Whoever wins on Nov. 4, few Americans will harbor any illusions about their national unity. No matter which pairing one chooses—red and blue, Right and Left, coastal elites and flyover salt-of-the-earthers—there is no getting around our status as a country divided, a people set apart from one another as much by regional culture as by religion or political ideology.
A perfect time, in other words, to talk about secession—which is what will happen when the Middlebury Institute’s Third North American Secessionist Conference convenes in Manchester, New Hampshire a week and a half after the election. Thomas Naylor, whose Second Vermont Republic is one of the country’s most active secessionist organizations, is candid about the motive for the scheduling: “The date was set,” he tells me, “on the assumption that Hillary Clinton would be elected—and of course that’s not going to happen.” Nevertheless, the post-election timeframe is “looking more and more important every day” as popular outrage against the Wall Street bailout and anxiety over impending recession continue to build.
The Manchester conference brings together secessionists of all types. Writing in Orion, Bill Kauffman described the crowd from 2006 as “ponytails and suits, turtlenecks and sneakers, an Alaskan gold miner and one delegate from the neo-Confederate League of the South who wore a grey greatcoat, as if sitting for a daguerreotype just before the battle.” Despite—or perhaps because of—their ideological differences, they all share a common cause: to regionalize, to decentralize, to debunk the myth of a nation indivisible and replace it with a story that gives difference its due.
That story is by no means a new one. The idea of political separatism is, as Middlebury Institute founder Kirkpatrick Sale puts it, “as American as America.” From the 13 colonies declaring their independence from the British Crown in 1776, to the rash of state-splittings that took place during the early years of the Republic, to Norman Mailer’s secessionist 1969 campaign for mayor of New York City, the aura of divisibility has long been a part of the American tradition.
Throughout the years, the causes of such division have been as varied as the makeup of the American tapestry itself. Consider the movement that sprang up on the border of California and Oregon in 1941, when a group of disgruntled miners and loggers stormed the courthouse in Curry County, Oregon, brought several counties from Northern California on board to form a provisional government, and established the mining town of Yreka—pronounced “why-REE-kuh”—as the unlikely capital of the even more unlikely State of Jefferson. (The state’s name, which recalled the independent streak of the most rebellious of the American founders, was settled on only after such proposals as “Orofino” and “Mittelwestcoastia” were mercifully rejected.) The rebel flag bore a pair of X’s to indicate that the region had been doublecrossed by the governments in Sacramento and Eugene, and storekeepers put out change buckets for shoppers who wanted to redirect their sales-tax pennies from the state treasuries. Local men armed with hunting rifles set up roadblocks along the Klamath River Highway, distributing copies of a Proclamation of Independence that explained that they were in “patriotic rebellion against the States of California and Oregon” and planned to “secede each Thursday until further notice.”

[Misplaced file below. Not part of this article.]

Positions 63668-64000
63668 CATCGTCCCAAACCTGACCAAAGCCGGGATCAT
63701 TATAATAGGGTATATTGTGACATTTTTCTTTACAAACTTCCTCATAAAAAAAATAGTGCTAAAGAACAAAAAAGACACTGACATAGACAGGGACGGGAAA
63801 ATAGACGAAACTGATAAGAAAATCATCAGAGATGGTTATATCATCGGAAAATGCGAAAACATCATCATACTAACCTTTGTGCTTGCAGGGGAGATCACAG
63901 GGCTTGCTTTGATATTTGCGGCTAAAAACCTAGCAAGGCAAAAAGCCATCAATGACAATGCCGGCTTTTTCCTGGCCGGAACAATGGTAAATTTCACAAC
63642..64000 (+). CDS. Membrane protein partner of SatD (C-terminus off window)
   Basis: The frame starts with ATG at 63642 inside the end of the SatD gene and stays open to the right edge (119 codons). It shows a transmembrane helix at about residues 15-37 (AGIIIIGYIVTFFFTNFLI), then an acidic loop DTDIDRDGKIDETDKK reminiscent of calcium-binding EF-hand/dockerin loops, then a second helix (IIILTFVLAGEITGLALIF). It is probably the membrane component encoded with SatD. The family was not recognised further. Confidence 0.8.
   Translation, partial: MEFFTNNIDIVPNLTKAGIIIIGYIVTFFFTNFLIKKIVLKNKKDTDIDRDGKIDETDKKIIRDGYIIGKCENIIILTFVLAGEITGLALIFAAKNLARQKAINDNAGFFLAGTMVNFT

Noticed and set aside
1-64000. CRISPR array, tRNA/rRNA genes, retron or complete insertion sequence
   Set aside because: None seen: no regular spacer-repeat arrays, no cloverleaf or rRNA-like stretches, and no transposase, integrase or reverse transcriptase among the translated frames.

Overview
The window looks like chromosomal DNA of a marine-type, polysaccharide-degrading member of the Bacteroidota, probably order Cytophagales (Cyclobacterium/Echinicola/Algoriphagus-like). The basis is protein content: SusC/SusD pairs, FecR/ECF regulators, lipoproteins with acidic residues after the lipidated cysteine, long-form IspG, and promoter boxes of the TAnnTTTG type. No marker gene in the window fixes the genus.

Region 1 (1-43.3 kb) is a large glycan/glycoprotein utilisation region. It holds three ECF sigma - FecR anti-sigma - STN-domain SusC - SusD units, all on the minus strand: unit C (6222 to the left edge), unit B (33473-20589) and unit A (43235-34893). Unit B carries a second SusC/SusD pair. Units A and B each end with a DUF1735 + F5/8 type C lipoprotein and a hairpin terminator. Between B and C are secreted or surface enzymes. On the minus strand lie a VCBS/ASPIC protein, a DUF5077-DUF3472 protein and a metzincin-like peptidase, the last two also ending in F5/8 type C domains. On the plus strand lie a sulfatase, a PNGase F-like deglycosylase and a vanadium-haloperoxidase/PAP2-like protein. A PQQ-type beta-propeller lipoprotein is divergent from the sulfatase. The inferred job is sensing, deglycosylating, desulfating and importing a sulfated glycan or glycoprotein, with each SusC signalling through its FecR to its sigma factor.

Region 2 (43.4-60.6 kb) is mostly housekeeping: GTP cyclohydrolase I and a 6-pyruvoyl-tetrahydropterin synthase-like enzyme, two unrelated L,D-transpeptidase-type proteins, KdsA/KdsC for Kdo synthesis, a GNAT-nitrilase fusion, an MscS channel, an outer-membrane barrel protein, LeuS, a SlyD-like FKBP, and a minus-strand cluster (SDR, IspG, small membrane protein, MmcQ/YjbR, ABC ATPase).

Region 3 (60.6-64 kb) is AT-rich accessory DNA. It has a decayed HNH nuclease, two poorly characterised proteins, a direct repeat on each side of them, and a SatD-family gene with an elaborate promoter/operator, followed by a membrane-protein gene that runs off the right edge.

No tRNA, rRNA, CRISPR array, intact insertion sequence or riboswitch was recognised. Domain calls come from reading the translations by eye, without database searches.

The State of Jefferson turned out to be short-lived—the sudden death of its first governor was followed quickly by the Japanese bombing of Pearl Harbor, which sent the country into a fit of patriotic fervor that left little room for rebellion. But the spirit of ’41 lives on in men like Leo Bergeron, a 70-year-old former rancher and 17-year resident of California’s Siskiyou County. He wears a loosely-hung bolo tie with his golf shirt and shows no signs of losing the energy that once made him president of the state Grange and led him to run for county supervisor earlier this year. He’s working to revive the State of Jefferson. “There’s becoming a state, becoming a territory, and becoming our own country,” he tells me. “The first two are the hardest because you need all sorts of approval from the legislators, but with the third option you can just tell ’em all to go to hell. It’s really all about independence—we know this place, and we know how to govern ourselves. We don’t need some a–holes from Washington or Sacramento telling us what to do.”